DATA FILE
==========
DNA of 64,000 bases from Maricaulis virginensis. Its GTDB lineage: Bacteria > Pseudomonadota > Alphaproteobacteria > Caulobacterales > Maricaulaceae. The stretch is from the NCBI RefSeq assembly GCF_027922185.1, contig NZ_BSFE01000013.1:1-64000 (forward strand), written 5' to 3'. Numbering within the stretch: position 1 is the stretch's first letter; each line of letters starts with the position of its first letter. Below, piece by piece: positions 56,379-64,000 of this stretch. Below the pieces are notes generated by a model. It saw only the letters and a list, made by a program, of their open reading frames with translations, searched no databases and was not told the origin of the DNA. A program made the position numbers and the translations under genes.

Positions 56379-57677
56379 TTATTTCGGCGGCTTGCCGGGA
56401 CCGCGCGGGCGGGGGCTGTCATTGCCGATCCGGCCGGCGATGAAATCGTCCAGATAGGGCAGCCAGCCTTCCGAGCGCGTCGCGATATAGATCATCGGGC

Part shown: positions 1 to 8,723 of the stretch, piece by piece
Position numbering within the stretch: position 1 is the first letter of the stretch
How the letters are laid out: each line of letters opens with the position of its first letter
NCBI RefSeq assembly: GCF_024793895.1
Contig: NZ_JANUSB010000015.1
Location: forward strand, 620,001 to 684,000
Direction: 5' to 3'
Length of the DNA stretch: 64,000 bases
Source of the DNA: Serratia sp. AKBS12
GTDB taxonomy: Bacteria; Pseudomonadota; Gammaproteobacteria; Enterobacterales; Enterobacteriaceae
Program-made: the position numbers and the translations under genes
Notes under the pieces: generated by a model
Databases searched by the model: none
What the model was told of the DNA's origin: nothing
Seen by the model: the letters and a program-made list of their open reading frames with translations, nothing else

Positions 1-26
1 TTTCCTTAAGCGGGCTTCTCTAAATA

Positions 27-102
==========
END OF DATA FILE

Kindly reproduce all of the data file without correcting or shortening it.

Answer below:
DNA of 64,000 bases from Maricaulis virginensis. Its GTDB lineage: Bacteria > Pseudomonadota > Alphaproteobacteria > Caulobacterales > Maricaulaceae. The stretch is from the NCBI RefSeq assembly GCF_027922185.1, contig NZ_BSFE01000013.1:1-64000 (forward strand), written 5' to 3'. Numbering within the stretch: position 1 is the stretch's first letter; each line of letters starts with the position of its first letter. Below, piece by piece: positions 56,379-64,000 of this stretch. Below the pieces are notes generated by a model. It saw only the letters and a list, made by a program, of their open reading frames with translations, searched no databases and was not told the origin of the DNA. A program made the position numbers and the translations under genes.

Positions 56379-57677
56379 TTATTTCGGCGGCTTGCCGGGA
56401 CCGCGCGGGCGGGGGCTGTCATTGCCGATCCGGCCGGCGATGAAATCGTCCAGATAGGGCAGCCAGCCTTCCGAGCGCGTCGCGATATAGATCATCGGGC

Part shown: positions 1 to 8,723 of the stretch, piece by piece
Position numbering within the stretch: position 1 is the first letter of the stretch
How the letters are laid out: each line of letters opens with the position of its first letter
NCBI RefSeq assembly: GCF_024793895.1
Contig: NZ_JANUSB010000015.1
Location: forward strand, 620,001 to 684,000
Direction: 5' to 3'
Length of the DNA stretch: 64,000 bases
Source of the DNA: Serratia sp. AKBS12
GTDB taxonomy: Bacteria; Pseudomonadota; Gammaproteobacteria; Enterobacterales; Enterobacteriaceae
Program-made: the position numbers and the translations under genes
Notes under the pieces: generated by a model
Databases searched by the model: none
What the model was told of the DNA's origin: nothing
Seen by the model: the letters and a program-made list of their open reading frames with translations, nothing else

Positions 1-26
1 TTTCCTTAAGCGGGCTTCTCTAAATA

Positions 27-102